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MAPI Business Outlook: A sense of optimism for manufacturers

Composite Index jumps to 66 from 58 -- highest in seven quarters and third consecutive advance; senior financial executives surveyed on interest rates and tapering.
By Modern Materials Handling Staff
October 10, 2013

Widespread improvement in a number of indexes suggests optimism for the manufacturing sector in the next three to six months, according to the quarterly Manufacturers Alliance for Productivity and Innovation (MAPI) Business Outlook.

The survey’s composite index is a leading indicator for the manufacturing sector. The September 2013 composite index advanced to 66 from 58 in the June survey, the third straight quarterly advance and the highest level since the December 2011 reading of 66. For 16 quarters, the index has remained above the threshold of 50, the dividing line separating contraction and expansion.

“Most indexes improved in September, and several rose significantly,” noted Donald A. Norman, Ph.D., MAPI senior economist and survey coordinator. “In particular, the large increase in the Composite Index and the jump in the U.S. Prospective Shipments and the Backlog Orders indexes point to an increased pace of manufacturing activity in the fourth quarter.”

The Composite Business Outlook Index is based on a weighted sum of the Prospective U.S. Shipments, Backlog Orders, Inventory, and Profit Margin Indexes. The views of 51 senior financial executives representing a broad range of manufacturing industries are distilled into 13 individual indexes split between current business conditions and forward looking prospects. Of those 13 indexes, 9 individual indexes increased and 4 declined.

Current Business Condition Indexes
● The Current Orders Index, a comparison of expected orders in the third quarter of 2013 with those in the same quarter one year ago, shot up to 70 from 53 in the previous report. The Export Orders Index, which examines the same time frame, rose to 61 from 45.
● Another double-digit jump was seen in the Profit Margin Index, increasing to 68 in September from 56 in June.
● The Capacity Utilization Index, which measures the percentage of firms operating above 85% of capacity, increased to 30% in September from 21.2% in June; its long-term average is 32%.
● The Backlog Orders Index, which compares the third quarter 2013 backlog of orders with that of one year earlier, rose to 59 from 54.
● The Inventory Index, based on a comparison of inventory levels in the third quarter of 2013 with those in the third quarter of 2012, dropped to 49 in September from 51 in June. This suggests that companies are neither drawing down nor building inventories.

Forward Looking Indexes
● The Prospective U.S. Shipments Index, which reflects expectations for fourth quarter 2013 shipments compared with those in the fourth quarter of 2012, increased to 76 in September from 67 in June. ● ● The Prospective Non-U.S. Shipments Index, which measures expectations for shipments abroad by foreign affiliates of U.S. firms for the same time frame, advanced to 70 from 60 in the June survey.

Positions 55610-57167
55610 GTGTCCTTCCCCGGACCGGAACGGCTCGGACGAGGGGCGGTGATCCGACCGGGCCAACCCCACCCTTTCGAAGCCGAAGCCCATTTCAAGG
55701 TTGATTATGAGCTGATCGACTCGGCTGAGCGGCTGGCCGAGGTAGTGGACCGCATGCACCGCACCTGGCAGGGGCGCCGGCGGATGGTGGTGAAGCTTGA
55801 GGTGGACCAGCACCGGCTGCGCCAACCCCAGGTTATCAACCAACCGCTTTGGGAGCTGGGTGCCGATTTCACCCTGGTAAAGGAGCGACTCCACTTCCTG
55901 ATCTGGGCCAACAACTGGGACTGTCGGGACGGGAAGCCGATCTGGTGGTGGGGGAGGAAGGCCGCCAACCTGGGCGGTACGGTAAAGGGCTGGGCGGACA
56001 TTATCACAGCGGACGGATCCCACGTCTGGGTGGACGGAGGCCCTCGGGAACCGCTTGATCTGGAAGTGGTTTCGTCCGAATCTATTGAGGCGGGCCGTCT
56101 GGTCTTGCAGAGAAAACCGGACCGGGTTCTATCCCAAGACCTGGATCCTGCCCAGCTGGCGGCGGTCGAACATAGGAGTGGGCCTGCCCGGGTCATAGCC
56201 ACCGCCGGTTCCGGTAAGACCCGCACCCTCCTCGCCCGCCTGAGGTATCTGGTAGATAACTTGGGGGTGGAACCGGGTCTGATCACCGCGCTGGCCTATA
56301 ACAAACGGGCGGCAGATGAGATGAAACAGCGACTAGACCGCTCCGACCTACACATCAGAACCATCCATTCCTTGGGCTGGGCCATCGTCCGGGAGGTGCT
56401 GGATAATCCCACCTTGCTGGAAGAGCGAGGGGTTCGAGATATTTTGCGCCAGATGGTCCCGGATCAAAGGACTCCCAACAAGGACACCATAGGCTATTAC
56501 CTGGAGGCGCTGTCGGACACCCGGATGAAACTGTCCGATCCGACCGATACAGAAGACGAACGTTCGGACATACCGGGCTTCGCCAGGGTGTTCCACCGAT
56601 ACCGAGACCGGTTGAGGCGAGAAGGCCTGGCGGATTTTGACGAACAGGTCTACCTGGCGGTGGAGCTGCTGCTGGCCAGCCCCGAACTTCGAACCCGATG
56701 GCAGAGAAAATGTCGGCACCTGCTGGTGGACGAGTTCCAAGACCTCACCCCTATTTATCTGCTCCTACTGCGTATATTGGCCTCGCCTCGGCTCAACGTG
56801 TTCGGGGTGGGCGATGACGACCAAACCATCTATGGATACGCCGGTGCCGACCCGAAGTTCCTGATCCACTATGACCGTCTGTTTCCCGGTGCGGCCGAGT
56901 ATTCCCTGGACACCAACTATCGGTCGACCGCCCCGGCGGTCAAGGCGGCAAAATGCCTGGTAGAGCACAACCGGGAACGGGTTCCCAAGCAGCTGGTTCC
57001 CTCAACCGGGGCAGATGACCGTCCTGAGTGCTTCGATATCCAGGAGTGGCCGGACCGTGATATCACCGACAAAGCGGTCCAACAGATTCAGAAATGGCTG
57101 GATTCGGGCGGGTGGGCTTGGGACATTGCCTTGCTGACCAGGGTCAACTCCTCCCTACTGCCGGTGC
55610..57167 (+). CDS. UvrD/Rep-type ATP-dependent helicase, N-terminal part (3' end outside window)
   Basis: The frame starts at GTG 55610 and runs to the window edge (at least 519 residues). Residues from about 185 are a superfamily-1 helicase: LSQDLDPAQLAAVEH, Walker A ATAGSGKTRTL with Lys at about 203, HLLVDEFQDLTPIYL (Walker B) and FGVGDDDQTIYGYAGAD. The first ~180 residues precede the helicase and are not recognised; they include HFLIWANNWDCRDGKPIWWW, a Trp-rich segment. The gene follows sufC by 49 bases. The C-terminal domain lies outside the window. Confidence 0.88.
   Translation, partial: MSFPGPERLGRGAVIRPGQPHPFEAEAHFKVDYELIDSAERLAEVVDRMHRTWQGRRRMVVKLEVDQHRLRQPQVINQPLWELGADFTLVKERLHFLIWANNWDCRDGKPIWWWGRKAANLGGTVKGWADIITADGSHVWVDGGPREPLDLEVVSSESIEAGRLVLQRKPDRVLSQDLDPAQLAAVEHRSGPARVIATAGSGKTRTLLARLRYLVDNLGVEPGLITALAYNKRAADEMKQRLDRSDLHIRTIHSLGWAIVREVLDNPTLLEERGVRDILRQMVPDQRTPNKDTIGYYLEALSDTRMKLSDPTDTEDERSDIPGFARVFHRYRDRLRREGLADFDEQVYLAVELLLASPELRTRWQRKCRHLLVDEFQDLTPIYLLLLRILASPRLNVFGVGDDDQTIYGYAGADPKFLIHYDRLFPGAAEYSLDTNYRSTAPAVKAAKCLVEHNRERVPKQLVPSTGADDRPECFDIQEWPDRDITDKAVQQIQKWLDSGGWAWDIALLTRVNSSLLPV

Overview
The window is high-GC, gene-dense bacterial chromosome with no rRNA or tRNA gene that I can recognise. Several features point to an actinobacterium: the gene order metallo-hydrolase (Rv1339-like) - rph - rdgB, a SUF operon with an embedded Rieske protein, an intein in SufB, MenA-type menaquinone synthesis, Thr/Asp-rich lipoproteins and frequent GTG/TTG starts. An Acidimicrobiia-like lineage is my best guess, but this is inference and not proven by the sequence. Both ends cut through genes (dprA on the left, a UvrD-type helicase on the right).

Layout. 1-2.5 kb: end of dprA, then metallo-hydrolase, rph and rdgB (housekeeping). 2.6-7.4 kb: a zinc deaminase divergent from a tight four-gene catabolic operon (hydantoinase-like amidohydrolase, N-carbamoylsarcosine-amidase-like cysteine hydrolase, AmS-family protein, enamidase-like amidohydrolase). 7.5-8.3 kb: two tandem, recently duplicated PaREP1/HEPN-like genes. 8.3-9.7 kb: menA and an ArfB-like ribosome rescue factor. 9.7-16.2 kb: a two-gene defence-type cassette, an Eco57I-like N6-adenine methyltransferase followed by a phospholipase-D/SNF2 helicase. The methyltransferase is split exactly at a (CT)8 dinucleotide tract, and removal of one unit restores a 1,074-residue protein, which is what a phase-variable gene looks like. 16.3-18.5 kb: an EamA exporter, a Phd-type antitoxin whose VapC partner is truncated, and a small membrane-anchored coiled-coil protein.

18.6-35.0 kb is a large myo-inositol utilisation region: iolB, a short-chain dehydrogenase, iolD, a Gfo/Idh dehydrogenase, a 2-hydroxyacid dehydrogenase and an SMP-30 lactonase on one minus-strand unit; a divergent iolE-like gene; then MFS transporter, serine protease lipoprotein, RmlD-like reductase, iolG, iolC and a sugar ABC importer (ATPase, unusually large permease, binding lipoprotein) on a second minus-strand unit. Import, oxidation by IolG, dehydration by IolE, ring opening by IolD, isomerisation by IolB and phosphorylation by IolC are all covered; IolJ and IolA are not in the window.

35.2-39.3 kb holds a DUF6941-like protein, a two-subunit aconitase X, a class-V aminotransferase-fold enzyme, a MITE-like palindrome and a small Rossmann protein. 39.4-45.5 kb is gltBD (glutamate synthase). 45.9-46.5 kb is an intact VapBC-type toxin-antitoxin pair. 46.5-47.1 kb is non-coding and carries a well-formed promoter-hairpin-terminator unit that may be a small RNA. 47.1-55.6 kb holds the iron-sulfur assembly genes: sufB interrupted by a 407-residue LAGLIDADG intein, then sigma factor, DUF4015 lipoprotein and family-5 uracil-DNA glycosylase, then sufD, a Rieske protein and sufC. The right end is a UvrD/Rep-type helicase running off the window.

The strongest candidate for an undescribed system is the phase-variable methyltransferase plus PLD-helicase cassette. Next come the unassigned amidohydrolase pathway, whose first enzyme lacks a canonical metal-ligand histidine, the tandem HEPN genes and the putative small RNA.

● The Annual Orders Index, which is based on a comparison of expected orders for all of 2014 with orders in 2013, was a bright spot, increasing to 81 in September from 64 in June.
● The Interest Rate Expectations Index fell to 71 from 81, indicating that fewer respondents believe that longer-term interest rates will rise by the end of the fourth quarter of 2013.
● The U.S. Investment Index is based on executives’ expectations regarding domestic capital investment for 2014 compared to 2013. The index was 53 in September, a drop from 65 in June. The Non-U.S. Investment Index inched up to 54 in the current report from 53 in June.
● The Research and Development Spending Index was 66 in September, a decrease from 73 in June; this index compared anticipated spending for the years 2013 and 2014.

In a supplemental section, participants were queried on the impacts that low interest rates are having on companies and the timing and effects of the Federal Reserve Board’s intent to taper its quantitative easing (QE) program. Ninety-one percent reported that their companies have seen their pension liabilities increase because of low interest rates, with 56% reporting that the increase has been significant. Sixty-one percent have had to add to their pension reserves because low interest rates have raised pension liabilities. Finally, 64% indicated that the Fed’s tapering of its QE program will have a moderately negative impact on the economy; 30% expect little, if any, impact.

MAPI’s Composite Business Outlook Index is a historically accurate near-term preview of business prospects for the manufacturing sector and is a leading indicator of the Federal Reserve’s industrial production index.

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Article Topics

News · Economy · MAPI · All topics

About the Author

Josh Bond, Associate Editor
Josh Bond is an associate editor to Modern. Josh was formerly Modern’s lift truck columnist and contributing editor, has a degree in Journalism from Keene State College and has studied business management at Franklin Pierce. Contact Josh Bond


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